b/w Motor City
(Written by Berry Gordy and Charles Leverett)
After Charles “Chico” Leverett’s somewhat underwhelming solo single Solid Sender came out on Tamla, he returned to his day job as a member of the Satintones, the first vocal group to be signed to Motown, and co-wrote this, their first group single release. (Satintones Robert Bateman and Sonny Sanders had already sung backup to Leverett on his solo record as members of the “Rayber Voices”, so only lead singer Jim Ellis was actually making his Motown bow here, but this was the first time the Satintones were credited as such on a Motown 45).
Anyway, this is probably stronger than Solid Sender. It’s certainly more likeable; this one is a light-hearted, uptempo doo-wop number with a nice intricate harmony arrangement, and mildly funny lyrics about the band’s knackered old car breaking down on the way to a show. The comedy isn’t as corny or forced as on Ron & Bill’s execrable It, instead coming over as sweetly self-deprecating. There’s also a surprisingly fresh twangy surf guitar solo at the halfway mark, which calls to mind the early work of the Beach Boys a couple of years later.
It’s a nice enough little song, if still not exactly remarkable. It has to be said, though – and I apologise in advance to any surviving Satintones who happen to come across this – that on this evidence, for a vocal harmony group, they just aren’t very good singers.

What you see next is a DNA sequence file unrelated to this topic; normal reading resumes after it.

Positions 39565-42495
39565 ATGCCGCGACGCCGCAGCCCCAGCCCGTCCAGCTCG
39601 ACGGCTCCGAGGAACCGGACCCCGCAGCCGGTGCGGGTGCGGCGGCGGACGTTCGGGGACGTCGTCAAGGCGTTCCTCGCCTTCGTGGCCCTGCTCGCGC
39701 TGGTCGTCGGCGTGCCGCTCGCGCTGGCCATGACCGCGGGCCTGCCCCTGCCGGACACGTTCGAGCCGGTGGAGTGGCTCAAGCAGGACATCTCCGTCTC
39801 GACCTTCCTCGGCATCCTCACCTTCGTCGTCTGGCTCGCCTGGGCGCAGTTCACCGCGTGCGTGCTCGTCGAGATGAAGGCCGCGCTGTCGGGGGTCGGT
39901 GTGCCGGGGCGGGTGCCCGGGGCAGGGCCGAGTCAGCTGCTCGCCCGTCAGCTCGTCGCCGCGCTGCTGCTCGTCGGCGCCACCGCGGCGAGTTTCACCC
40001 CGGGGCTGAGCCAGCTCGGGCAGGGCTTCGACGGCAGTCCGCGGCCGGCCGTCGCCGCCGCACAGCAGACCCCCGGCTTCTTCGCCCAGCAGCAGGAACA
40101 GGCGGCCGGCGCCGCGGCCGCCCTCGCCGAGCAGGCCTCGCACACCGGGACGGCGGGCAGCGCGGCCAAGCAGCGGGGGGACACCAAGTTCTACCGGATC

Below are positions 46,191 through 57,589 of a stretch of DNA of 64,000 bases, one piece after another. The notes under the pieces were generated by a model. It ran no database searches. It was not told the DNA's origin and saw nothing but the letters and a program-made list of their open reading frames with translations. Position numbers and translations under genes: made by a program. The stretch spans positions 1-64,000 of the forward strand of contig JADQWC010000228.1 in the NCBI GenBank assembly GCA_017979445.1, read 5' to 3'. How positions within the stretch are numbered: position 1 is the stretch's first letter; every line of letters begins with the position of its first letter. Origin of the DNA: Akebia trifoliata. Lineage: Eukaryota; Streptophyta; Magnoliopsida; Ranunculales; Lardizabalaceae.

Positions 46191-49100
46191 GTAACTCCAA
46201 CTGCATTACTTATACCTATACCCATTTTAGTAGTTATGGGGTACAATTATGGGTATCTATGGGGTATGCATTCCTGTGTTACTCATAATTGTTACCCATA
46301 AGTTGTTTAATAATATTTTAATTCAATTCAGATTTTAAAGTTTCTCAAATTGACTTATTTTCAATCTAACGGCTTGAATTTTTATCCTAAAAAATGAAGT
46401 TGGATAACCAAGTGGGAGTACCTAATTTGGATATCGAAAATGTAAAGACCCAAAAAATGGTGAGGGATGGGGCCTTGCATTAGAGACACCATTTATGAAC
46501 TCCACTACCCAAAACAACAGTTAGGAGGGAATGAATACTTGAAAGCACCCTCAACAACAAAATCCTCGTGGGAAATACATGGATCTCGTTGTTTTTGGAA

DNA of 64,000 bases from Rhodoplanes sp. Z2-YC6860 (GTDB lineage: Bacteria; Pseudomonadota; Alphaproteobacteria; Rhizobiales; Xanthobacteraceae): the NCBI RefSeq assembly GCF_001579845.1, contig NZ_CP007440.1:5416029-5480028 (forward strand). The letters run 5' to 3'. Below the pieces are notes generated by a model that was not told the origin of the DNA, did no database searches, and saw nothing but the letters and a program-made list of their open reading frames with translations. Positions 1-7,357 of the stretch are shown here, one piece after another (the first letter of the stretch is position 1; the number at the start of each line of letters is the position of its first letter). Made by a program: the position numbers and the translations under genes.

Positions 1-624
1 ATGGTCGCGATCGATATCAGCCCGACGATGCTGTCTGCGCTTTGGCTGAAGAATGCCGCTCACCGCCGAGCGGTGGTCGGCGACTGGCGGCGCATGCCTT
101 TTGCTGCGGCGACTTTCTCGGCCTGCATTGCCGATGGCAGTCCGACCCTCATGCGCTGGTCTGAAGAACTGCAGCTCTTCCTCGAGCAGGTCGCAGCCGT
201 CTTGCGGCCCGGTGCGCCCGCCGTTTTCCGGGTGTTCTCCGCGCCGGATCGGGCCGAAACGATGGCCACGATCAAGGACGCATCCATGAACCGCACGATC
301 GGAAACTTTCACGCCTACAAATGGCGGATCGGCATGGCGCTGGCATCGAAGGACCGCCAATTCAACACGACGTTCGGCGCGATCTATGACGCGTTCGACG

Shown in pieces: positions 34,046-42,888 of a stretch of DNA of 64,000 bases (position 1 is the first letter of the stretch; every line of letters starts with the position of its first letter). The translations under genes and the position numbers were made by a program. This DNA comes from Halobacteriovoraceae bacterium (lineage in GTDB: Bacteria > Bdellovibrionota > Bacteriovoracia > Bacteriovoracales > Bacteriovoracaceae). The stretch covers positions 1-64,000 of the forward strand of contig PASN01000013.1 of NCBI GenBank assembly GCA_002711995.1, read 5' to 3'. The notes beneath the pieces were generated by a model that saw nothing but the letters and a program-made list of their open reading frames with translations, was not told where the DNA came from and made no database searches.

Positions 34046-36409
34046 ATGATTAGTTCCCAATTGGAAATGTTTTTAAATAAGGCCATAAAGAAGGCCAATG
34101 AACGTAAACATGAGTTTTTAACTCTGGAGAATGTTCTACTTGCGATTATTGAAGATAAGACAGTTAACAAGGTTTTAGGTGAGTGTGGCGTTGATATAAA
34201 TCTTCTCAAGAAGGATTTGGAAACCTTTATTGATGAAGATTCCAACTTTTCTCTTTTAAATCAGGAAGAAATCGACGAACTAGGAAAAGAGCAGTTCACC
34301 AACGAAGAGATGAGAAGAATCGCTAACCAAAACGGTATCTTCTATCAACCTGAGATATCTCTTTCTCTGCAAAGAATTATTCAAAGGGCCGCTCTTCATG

(Actually, considering the company would go on to forge a reputation for studio perfection, the amount of off-key or clashing backing vocals and outright bum notes on these early sides is a kind of testament to how effective Motown’s Sixties studio backing singers, the Andantes and the Originals, were in crafting that atmosphere. You may not notice backing vocals when they’re done with a perfect lightness of touch, but it’s very noticeable whenever they go wrong, as they do here.)
Furthermore it’s massively dated; apart from that guitar solo, the record just screams “mid-Fifties”, and the overall impression is light years away from both the “Motown Sound” and even the label’s early Sixties efforts.
It went on to sell few copies, and remained a local Detroit-area release; still, as the first Motown vocal group single, this one has its place in history.
MOTOWN JUNKIES VERDICT
(I’ve had MY say, now it’s your turn. Agree? Disagree? Leave a comment, or click the thumbs at the bottom there. Dissent is encouraged!)
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|Ron & Bill
“Don’t Say Bye Bye”